BISSBOSS
10-23-2013, 01:52 PM
Does it matter? Those silos have been manned for decades with those doors. Since the 1960s, I think. So in all those years, all those crews, however many shifts that would be - the standard was to close the doors. Why these guys failed to do so is irrelevant to me. I don't care if its hard, I don't care if they forgot. The reason is irrelevant.

THAT is at the core...

You are certified for PRP duties and part of a Two-person TEAM for a REASON. You have a job to do.

I got a very uneasy feeling when the AF "declared" the Nuclear ENterprise "fixed", dusted off it's (collective) hands and moved on to other "more pressing matters". As I have briefed many a Squadron Commander - You get what you pay for.

The USAF is simply enjoying the return on the effort and resources it actually put into rejuvenating the Nuke world.

Just my two cents.

Nuke world or not - These guys failed to do their jobs and it is a symptom (not the problem) of what's wrong in the AF at the moment.


-BB-

Juggs
10-23-2013, 02:33 PM
TAK - a base graphic's guy with an M-16 is about as scary as a junior officer with keys to the crypto!

The majority of the AF having access to M16s is a scary thought.

Juggs
10-23-2013, 02:35 PM
THAT is at the core...

You are certified for PRP duties and part of a Two-person TEAM for a REASON. You have a job to do.

I got a very uneasy feeling when the AF "declared" the Nuclear ENterprise "fixed", dusted off it's (collective) hands and moved on to other "more pressing matters". As I have briefed many a Squadron Commander - You get what you pay for.

The USAF is simply enjoying the return on the effort and resources it actually put into rejuvenating the Nuke world.

Just my two cents.

Nuke world or not - These guys failed to do their jobs and it is a symptom (not the problem) of what's wrong in the AF at the moment.


-BB-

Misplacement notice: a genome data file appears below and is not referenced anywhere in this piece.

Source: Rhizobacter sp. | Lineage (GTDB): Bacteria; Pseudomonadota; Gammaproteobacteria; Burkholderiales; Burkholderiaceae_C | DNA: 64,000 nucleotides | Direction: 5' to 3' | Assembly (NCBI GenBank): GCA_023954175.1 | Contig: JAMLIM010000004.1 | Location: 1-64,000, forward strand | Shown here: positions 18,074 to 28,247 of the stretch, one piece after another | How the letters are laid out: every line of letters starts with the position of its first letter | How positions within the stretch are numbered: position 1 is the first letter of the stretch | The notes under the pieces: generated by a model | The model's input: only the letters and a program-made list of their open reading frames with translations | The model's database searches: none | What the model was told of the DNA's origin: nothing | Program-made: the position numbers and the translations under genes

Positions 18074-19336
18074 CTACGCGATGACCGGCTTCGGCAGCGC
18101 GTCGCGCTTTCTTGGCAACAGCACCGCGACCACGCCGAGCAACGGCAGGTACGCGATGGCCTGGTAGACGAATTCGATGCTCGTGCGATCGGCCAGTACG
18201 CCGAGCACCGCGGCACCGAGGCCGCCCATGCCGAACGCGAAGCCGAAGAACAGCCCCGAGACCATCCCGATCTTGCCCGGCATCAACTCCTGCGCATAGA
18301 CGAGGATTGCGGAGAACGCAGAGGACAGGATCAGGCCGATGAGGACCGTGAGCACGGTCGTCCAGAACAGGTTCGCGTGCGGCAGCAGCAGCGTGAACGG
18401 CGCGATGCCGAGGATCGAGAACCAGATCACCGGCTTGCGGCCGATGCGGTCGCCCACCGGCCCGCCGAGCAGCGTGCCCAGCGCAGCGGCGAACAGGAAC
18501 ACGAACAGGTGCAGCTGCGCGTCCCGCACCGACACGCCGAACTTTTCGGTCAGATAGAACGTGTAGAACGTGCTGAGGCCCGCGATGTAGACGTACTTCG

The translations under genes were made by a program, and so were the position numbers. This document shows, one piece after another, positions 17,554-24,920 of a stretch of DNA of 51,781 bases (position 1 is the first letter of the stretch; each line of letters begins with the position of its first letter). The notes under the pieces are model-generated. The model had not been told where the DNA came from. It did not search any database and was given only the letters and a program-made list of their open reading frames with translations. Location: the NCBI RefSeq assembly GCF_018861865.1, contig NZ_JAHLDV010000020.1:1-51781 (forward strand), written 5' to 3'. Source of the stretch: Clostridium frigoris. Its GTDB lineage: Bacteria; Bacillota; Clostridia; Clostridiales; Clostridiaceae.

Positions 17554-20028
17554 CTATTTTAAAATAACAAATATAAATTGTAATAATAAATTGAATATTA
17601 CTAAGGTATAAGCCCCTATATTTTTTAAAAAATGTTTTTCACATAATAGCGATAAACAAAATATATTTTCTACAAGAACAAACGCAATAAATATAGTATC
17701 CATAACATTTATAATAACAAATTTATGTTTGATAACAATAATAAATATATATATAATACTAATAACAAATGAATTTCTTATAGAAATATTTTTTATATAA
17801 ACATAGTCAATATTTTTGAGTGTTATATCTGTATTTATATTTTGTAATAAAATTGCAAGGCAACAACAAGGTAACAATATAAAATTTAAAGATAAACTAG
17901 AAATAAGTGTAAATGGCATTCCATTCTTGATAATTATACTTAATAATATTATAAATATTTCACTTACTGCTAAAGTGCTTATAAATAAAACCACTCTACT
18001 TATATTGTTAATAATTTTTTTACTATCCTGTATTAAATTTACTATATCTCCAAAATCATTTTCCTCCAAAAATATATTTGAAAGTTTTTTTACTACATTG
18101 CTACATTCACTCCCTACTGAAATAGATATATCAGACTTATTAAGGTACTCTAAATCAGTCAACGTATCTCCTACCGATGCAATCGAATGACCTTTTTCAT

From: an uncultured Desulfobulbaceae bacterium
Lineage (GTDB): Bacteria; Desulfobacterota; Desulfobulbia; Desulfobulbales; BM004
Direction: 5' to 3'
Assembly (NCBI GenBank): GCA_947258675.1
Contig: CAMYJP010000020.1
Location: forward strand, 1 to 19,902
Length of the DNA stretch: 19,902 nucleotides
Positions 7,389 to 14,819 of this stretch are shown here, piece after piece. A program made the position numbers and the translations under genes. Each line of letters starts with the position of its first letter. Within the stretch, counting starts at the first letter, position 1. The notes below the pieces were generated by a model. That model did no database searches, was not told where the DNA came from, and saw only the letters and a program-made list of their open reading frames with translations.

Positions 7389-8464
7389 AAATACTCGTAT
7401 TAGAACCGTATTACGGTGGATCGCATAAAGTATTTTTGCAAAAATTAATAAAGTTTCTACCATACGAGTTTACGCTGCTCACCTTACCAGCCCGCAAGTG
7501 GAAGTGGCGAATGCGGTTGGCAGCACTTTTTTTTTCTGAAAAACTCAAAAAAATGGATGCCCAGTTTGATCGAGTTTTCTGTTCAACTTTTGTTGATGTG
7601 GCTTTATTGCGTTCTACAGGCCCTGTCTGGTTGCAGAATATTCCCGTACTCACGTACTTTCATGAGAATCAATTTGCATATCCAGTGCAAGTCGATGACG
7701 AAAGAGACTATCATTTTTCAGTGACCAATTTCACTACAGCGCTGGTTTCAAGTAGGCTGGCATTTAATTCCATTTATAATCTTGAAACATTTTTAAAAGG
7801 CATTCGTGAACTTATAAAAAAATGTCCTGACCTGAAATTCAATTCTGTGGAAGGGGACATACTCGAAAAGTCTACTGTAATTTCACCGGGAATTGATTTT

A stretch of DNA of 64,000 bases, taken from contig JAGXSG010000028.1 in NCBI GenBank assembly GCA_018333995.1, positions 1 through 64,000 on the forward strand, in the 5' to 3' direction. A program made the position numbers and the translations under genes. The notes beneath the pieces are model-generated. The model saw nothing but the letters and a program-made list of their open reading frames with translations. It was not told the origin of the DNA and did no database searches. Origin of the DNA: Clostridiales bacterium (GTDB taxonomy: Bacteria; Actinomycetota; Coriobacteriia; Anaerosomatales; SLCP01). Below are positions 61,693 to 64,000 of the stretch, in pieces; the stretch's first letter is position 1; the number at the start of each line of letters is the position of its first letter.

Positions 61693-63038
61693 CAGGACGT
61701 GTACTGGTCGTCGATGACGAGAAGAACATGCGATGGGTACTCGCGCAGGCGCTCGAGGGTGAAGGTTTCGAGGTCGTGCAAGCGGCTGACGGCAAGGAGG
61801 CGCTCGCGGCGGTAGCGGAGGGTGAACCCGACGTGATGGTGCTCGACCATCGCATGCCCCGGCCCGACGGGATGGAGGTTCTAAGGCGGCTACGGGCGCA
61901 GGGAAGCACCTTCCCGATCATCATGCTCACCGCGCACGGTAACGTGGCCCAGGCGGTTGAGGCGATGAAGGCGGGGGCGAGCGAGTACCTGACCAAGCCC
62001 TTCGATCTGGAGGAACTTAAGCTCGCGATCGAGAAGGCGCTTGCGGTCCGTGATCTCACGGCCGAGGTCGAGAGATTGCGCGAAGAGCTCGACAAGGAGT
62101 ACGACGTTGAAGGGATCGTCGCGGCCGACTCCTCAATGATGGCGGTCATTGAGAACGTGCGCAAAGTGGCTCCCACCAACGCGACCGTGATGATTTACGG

Then make sure everybody is held to the same standard. No slacking.

Juggs
10-23-2013, 02:36 PM
Before someone jumps on "If we only had SAC back", I was in SAC and worked in the capsules from 89-92ish. They guys left the door open many, many times. The issue here, I think is a TPI (Two Person Integrity) violation. The guy was asleep with the door open and someone could have tampered with things such as targeting information. It's not clear where the other crew member was. How does this stuff get into the media?

Because people can STFU and keep things in house.

DWWSWWD
10-23-2013, 02:42 PM
Anecdotally, did you know the blue hunks of rubber cost more than a real M-16 rifle? Crazy, but true.

20+Years
10-23-2013, 02:56 PM
Its simple. Do what you are supposed to or suffer the consequences.

Just evaluate, is a short-cut worth the risk?

Anything dealing with nuclear I would think hell no. Don't shut a door on a silo, national news.
A medical procedure, hell no. Didn't follow procedure, amputated wrong limb, national news.
Gym staff didn't lock the locker with the basketballs while away from the front desk, national news..... er yeah, probably not. Minimal reprecussions.

20+Years
10-23-2013, 03:00 PM
Anecdotally, did you know the blue hunks of rubber cost more than a real M-16 rifle? Crazy, but true.

That is crazy. I need to submit an AF IDEA on this one and make some $$$.

Buy real M-16s. Give them to the medical unit with instructions to disassemble/clean/reassemble/function check. They will never work again. Return to basic training and add red caps.

BISSBOSS
10-23-2013, 03:49 PM
Then make sure everybody is held to the same standard. No slacking.

Not quite sure what you mean by that...

AF members are ALL subject to the standards of the job or AFS they are in. The standards (for the MOST part) are not different from person to person.

NOW - The APPLICATION or interpretation of the standards vary WILDLY in todays Air Force...

There is WAY more wrong with the AF in general than in the Nuke World and I truly believe that all we are doing now is experiencing the RESULTS of decades of trying to create Airmen and leaders on the cheap!

-BB-

RobotChicken
10-23-2013, 03:51 PM
Anecdotally, did you know the blue hunks of rubber cost more than a real M-16 rifle? Crazy, but true.

:spy"Just spray paint it with rubber blue paint! A shot of Crylon crystal clear and off to the sandbox you go!!"

RobotChicken
10-23-2013, 04:01 PM